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Friends of the University of Nevada records

Identifier: AC 0022
This collection, donated by Helen Wittenberg, primarily documents the Stout-Richardson controversy, and includes copies of the Wittenberg papers, audio-tapes and transcripts of the hearing held May 25-27, 1953, copies of legal documents, and correspondence generated and collected by the Friends. After the Richardson case was settled, Wittenberg followed further university developments, and these are documented in the scrapbooks maintained throughout Stout's tenure, 1952-1957. In addition, there is a limited amount of material on routine university matters in education, nursing, agriculture, engineering, and other colleges, departments and agencies during this time.


  • 1952-1957



Collection is open for research. Materials must be used on-site; advance notice suggested. Access to parts of this collection may be restricted under provisions of state or federal law.


4 Cubic Feet


This collection primarily documents the Minard W Stout-Frank T. Richardson controversy, and includes correspondence, transcripts, and scrapbooks on the legal proceedings and the Friends involvement. Included is a recount of the history leading up to the Richardson hearing written by Walter Van Tilburg Clark. The scrapbooks also contain information on other issues concerning the university during the tenure of university president, Minard Stout, from 1952-1957.

Historical Note

The Friends of the University of Nevada, with Helen Wittenberg, Secretary, was a group of alumni and citizens concerned with the suspension of Frank T. Richardson, a faculty member and president of the local AAUP, by university president Minard W. Stout, for distributing an article critical of education professors and supporting higher academic standards. It became a nationally known case on academic freedom with Richardson's dismissal. Though finally settled in Richardson's favor, the group continued to follow campus developments. With other university controversies, a special investigating committee was appointed by the state. Headed by Dean E. McHenry, a report was issued critical of Stout and the Board of Regents and recommending enlargement of the Board. By the end of 1957, the enlarged board determined the University internal problems could not be ended until Stout's removal, and he was asked to leave.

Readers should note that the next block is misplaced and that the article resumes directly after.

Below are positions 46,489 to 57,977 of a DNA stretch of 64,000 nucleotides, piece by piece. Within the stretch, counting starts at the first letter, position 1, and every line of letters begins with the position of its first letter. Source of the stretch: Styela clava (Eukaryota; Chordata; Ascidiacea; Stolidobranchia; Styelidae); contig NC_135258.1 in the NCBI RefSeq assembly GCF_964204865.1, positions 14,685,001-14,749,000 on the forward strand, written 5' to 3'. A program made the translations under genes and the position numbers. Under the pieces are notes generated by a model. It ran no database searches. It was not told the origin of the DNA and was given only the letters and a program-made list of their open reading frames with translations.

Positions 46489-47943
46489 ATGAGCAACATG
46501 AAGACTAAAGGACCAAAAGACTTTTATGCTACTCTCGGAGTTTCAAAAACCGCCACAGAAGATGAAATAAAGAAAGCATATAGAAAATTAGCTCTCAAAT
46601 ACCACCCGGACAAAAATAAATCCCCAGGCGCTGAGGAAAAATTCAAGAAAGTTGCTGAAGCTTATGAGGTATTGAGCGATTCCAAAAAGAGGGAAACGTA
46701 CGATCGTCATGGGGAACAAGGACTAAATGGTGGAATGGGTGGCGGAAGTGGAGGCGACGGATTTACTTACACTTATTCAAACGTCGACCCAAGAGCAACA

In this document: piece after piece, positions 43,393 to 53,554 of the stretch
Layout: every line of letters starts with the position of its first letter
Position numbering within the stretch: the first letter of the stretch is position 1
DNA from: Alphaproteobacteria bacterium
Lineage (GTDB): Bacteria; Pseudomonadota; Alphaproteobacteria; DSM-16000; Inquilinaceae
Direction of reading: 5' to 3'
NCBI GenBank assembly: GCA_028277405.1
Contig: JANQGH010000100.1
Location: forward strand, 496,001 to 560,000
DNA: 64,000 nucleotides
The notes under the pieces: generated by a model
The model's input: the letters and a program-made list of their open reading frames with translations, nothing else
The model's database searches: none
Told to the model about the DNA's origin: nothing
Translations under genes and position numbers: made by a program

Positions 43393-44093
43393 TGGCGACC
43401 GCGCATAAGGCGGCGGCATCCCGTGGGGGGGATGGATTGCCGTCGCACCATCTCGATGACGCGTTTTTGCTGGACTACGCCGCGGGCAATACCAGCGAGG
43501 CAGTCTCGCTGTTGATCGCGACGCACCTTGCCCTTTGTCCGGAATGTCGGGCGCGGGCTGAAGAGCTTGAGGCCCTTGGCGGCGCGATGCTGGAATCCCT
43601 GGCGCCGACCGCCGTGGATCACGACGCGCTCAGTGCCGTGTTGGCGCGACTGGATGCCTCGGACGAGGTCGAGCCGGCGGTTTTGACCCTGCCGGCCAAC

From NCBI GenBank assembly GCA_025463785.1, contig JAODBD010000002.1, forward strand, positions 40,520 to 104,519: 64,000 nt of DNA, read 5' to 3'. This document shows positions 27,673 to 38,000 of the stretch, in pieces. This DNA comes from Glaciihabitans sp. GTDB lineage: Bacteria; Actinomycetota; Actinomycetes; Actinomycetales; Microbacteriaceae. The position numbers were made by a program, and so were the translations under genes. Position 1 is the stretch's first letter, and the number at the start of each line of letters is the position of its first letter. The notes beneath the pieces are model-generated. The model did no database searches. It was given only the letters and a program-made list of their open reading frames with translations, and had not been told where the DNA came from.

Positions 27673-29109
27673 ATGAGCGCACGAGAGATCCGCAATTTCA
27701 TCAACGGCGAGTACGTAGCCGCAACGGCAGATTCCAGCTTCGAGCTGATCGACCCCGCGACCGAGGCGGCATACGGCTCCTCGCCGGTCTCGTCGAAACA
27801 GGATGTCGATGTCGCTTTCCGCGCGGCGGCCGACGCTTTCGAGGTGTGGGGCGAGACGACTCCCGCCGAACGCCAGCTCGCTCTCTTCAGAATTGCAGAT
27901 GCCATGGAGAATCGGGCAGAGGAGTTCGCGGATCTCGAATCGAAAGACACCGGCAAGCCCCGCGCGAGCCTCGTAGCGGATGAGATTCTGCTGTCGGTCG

Minard W. Stout became president of the University of Nevada in 1952, two years after an admissions policy had been enacted to raise entrance requirements. His conviction was that all graduates of high schools be given an opportunity to do university work. He appointed a committee to re-examine the policy, and without consulting the entire faculty, received approval for a new and lower admissions standard. At the same time, Dr. Frank T. Richardson, biology department chairman and president of the local AAUP, distributed reprints of an article, "Aimlessness in Education," by Professor Arthur E. Bestor, Jr., an historian at the University of Illinois, which was critical of professors of education and supported higher academic standards. Richardson sent copies of the article to several colleagues on campus, and President Stout also received a copy, and criticized Richardson for distributing it. He also deactivated the Academic Council, and curtailed work of other faculty committees. In an address to the general faculty, Stout urged that the question of faculty participation not be considered then since the Nevada legislature was meeting on the University budget, and that he was aware of a minority group on campus that was trying to damage the University before the legislature. The legislature, aware of problems at the University, established a commission to investigate. Confirming dissent on the campus by a small, minority group, it also confirmed that most faculty supported the president's policies. Stout and the regents construed this to mean that they could eliminate the minority group, and proceeded to send letters of dismissal to Richardson and Thomas M. Little, assistant professor of biology and vice-president t of the local chapter of the AAUP. Dismissal letters were also sent to Robert M. Gorrell, Robert A. Hume, and Charlton G. Laird, all members of the English department. Each man had tenure, and asked the president for details about the charges pending against them, which Stout, after consulting with the attorney general, declined to answer. As a result, the professors retained counsel and filed a petition before the Nevada supreme court. Stout and the English professors soon settled their differences, and a short time later, Little, opposing Stout's position through he machinery of the AAUP, had his letter rescinded. But the charge against Richardson remained, and in May 1953, the regents held their hearing on the Richardson case. After 3 days of testimony, and a week and a half later, the regents voted to terminate his contact stating that Richardson had been insubordinate and uncooperative.